Carbonization of cellulose fibre precursors: experimental and modelling efforts

Pirjo Heikkilä, Kyösti Valta, Marianna Vehviläinen, Taina Kamppuri, Olli Orell, Markus Kakkonen, Antti T. Pasanen, Mari Honkanen, Antti Paajanen, Tatu Pinomaa, Jukka Vaari, Minnamari Vippola, Jyrki Vuorinen, Ali Harlin

    Research output: Contribution to conferenceConference articleScientific


    Cellulose was first precursor fibre material used for production of carbon fibres. It has been in many application replaced with polyacrylonitrile (PAN) and isotropic pitch, especially in high modulus applications. However, cellulose and more precisely viscose (rayon) has still remained some markets due to beneficial properties including good thermal stability of resulted fibres and low price of raw material. Additional attractive feature is its renewability and bio-based origin. We have studied use of cellulosic fibres for production of carbon fibres. Our premise was that nitrogen content of cellulose carbamate fibres may be beneficial for the carbonization result. In experimental part we used wet-spun non-viscose fibres from enzymatically treated dissolved cellulose, so called BioCellSol cellulose and nitrogen containing cellulose carbamate. We studied use of various chemical agents, (NH4)2HPO4, H2SO4, and NH4Cl, in order to increase low carbon yield, and produced carbon and activated carbon materials. In order to obtain better understanding of carbonization of cellulose we performed reactive molecular dynamics simulations. In this presentation we review work carried out and results obtained within this study. In experimental study we learned for example, that carbon yield obtained with different impregnation agents (14 -21 %) was significantly higher than of non-treated reference (10%), best results obtained with (NH4)2HPO4. Strength of the obtained fibres was not as good as needed for load-bearing composite applications since we were not able to apply sufficient tensioning. However, coherent activated carbon fibres and nonwovens were obtained and they could be used e.g. for water purification and removal of odours from gas flow. Modelling efforts indicated that carbamation of cellulose is beneficial for both carbon yield in terms of carbon amount, and carbon quality in terms of amount carbon rings formed. This work was carried out in Bio-Based Tailored Precursors for Advanced Carbons and Applications (BioPreCarb) project funded by Tekes - the Finnish Funding Agency for Innovation, VTT Technical Research Centre of Finland and Tampere University of Technology. Project was aiming for review possibilities to create bio-based carbon business in Finland.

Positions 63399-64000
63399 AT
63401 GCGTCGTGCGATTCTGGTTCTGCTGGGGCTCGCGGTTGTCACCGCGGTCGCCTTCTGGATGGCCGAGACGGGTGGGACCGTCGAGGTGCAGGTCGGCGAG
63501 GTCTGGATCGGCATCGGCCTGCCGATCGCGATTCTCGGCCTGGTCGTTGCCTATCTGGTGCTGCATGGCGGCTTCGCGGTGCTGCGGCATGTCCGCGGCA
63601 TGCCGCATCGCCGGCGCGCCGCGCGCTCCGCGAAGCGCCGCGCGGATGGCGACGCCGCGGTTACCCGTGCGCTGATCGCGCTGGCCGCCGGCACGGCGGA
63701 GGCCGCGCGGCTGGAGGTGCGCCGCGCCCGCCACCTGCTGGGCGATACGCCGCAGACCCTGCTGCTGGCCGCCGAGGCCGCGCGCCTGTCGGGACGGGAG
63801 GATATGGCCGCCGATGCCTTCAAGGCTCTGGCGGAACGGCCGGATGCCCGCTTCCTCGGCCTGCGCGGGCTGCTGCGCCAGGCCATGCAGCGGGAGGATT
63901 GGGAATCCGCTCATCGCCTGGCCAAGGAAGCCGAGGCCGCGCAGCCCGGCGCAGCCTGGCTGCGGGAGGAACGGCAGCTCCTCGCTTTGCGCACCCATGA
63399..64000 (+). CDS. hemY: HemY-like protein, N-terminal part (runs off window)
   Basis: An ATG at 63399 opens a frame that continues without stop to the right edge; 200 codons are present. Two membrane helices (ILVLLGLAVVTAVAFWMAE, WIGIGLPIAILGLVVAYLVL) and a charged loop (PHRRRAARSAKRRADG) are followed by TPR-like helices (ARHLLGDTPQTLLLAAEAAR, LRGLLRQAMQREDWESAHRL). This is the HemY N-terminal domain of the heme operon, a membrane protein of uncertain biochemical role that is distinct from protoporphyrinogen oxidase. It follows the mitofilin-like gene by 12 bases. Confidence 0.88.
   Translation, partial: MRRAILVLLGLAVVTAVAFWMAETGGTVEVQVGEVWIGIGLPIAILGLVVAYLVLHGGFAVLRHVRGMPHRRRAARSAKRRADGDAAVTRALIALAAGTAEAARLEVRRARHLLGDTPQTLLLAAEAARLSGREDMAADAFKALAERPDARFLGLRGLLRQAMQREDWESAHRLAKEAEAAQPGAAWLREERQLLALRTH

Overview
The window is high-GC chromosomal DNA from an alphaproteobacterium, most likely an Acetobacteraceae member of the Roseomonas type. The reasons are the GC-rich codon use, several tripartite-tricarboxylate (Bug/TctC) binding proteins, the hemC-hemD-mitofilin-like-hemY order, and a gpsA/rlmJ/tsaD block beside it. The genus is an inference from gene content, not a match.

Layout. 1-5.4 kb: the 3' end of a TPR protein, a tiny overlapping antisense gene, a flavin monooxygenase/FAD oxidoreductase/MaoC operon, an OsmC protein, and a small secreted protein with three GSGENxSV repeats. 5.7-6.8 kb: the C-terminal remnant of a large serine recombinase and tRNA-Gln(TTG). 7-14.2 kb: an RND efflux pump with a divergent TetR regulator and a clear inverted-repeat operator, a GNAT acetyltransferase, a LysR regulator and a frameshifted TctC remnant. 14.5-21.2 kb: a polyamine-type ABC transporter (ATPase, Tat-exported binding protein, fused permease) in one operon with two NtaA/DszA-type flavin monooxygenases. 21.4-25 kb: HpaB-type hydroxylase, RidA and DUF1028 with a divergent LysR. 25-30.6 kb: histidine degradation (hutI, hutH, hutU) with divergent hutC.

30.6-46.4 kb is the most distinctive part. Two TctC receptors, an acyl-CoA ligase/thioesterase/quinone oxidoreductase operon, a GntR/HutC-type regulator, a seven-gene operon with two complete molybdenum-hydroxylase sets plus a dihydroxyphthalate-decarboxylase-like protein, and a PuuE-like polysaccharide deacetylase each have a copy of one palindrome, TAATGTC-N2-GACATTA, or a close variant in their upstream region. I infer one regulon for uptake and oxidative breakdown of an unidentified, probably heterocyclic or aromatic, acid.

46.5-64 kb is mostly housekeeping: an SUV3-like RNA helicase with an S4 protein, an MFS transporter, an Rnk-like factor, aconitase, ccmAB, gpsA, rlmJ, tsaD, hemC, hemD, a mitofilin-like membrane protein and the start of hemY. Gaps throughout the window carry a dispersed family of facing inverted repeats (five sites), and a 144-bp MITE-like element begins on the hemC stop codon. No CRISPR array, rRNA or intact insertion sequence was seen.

Original languageEnglish
    Publication statusPublished - 2015
    EventAnnual World Conference on Carbon: Innovation with Carbon Materials, CARBON 2015 - Dresden, Germany
    Duration: 12 Jul 201517 Jul 2015


    ConferenceAnnual World Conference on Carbon
    Abbreviated titleCARBON 2015


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